A letter with signatories including organic gardeners Bob Flowerdew, Joy Larkcom and Alys Fowler, vegan grower Iain Tolhurst and former Garden Organic head gardeners Sue Stickland and Julian Stanley asks the charity’s trustees not to sell the gardens, ‘which have historic, educational and environmental value and have great meaning for many people, both local and from further afield.’
The letter is also signed by Garden Organic’s former directors Alan and Jackie Gear, who have also issued their own statement opposing the plans. The Gears joined the charity in 1974 and, with founder Lawrence Hills, established its Ryton headquarters in 1985. They recall that, ‘activities at Ryton, with the gardens themselves at the centre, drew a huge amount of publicity, and HDRA [the original name for Garden Organic] was rarely out of the news… We were interviewed hundreds of times for national and local television and radio about the organisation’s work. By 2002, Ryton was attracting 100,000 visitors in total to the site each year.’
However, 2002 was the year that the Gears left Garden Organic. Ryton visitors have now fallen to 8,000 a year, and the current management says that the gardens are no longer economic to run, and are limiting the charity’s potential to promote organic gardening in other ways. The Gears acknowledge that to some extent, this is because Garden Organic has been a victim of its own success – organic gardening is now on show in gardens across the country – but they say, ‘Ryton Organic Gardens should surely be protected because of its historically important environmental contribution, because its soil is still a haven for wildlife and genetic diversity and because there is still a huge job to do in showing future generations how to garden organically.’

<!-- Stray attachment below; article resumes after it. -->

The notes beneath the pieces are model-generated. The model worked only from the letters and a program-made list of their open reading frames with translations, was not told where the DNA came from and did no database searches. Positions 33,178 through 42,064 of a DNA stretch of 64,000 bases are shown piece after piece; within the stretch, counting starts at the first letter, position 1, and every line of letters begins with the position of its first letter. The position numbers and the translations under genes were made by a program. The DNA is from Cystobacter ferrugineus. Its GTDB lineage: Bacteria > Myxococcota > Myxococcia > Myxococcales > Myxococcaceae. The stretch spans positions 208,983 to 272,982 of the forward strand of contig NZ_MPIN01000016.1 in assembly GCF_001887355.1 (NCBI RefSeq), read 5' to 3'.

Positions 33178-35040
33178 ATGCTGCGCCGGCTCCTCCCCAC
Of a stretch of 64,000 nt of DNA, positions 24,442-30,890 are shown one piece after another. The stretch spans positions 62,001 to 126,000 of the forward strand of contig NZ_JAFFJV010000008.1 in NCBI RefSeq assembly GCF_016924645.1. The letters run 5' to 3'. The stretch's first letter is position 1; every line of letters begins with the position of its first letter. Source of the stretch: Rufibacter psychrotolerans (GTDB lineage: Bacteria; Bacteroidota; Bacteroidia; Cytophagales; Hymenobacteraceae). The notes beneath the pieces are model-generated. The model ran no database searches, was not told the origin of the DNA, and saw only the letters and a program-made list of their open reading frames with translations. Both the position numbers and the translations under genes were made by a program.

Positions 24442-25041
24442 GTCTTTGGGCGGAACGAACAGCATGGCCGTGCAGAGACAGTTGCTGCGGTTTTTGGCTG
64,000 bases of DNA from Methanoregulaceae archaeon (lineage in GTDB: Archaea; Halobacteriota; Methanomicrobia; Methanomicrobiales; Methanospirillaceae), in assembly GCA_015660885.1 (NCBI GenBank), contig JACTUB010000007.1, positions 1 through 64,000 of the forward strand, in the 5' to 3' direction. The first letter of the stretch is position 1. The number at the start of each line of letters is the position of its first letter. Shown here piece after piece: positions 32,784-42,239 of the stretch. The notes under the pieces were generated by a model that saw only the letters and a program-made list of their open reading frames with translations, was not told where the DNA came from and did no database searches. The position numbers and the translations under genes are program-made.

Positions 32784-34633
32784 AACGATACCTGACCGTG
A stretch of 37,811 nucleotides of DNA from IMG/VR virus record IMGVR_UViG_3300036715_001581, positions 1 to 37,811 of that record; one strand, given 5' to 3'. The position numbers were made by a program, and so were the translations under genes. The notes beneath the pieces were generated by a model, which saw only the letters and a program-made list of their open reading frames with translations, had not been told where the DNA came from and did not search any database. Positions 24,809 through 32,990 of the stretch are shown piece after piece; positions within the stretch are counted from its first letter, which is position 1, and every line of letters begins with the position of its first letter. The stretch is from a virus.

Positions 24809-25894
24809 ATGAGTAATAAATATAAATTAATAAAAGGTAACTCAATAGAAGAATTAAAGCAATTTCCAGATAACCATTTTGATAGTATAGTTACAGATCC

Meanwhile, tensions between the two sides have escalated after Garden Organic ambassador Bob Flowerdew made public a conversation with chief executive James Campbell suggesting that the charity is in serious financial trouble. In a tweet, Bob Flowerdew said, ‘I have been approached by James Campbell who has told me the trustees have no alternative to selling the land and if ‘we’ persist in ‘Save Ryton gardens’ they will go broke by Christmas and will close with loss of everything. I am appalled and at a loss as to best action to follow.’
Garden Organic has refuted this, saying, ‘The charity isn’t in immediate financial difficulty, however, in the longer term, we believe it will be if proactive action is not taken to stem the running costs of the whole Ryton site… The Trustees signed off a deficit budget for 2017 and again for 2018, at which point they acknowledged that we needed to review our income and expenditure.’
Read Garden Organic’s full statement, and answers to other questions about the ‘current review process’, at https://www.gardenorganic.org.uk/news/ryton-gardens-april-2018 and follow the campaign to save the gardens at https://saverytongardens.com/Enjoy more Kitchen Garden reading in the monthly magazine. Click here to subscribe.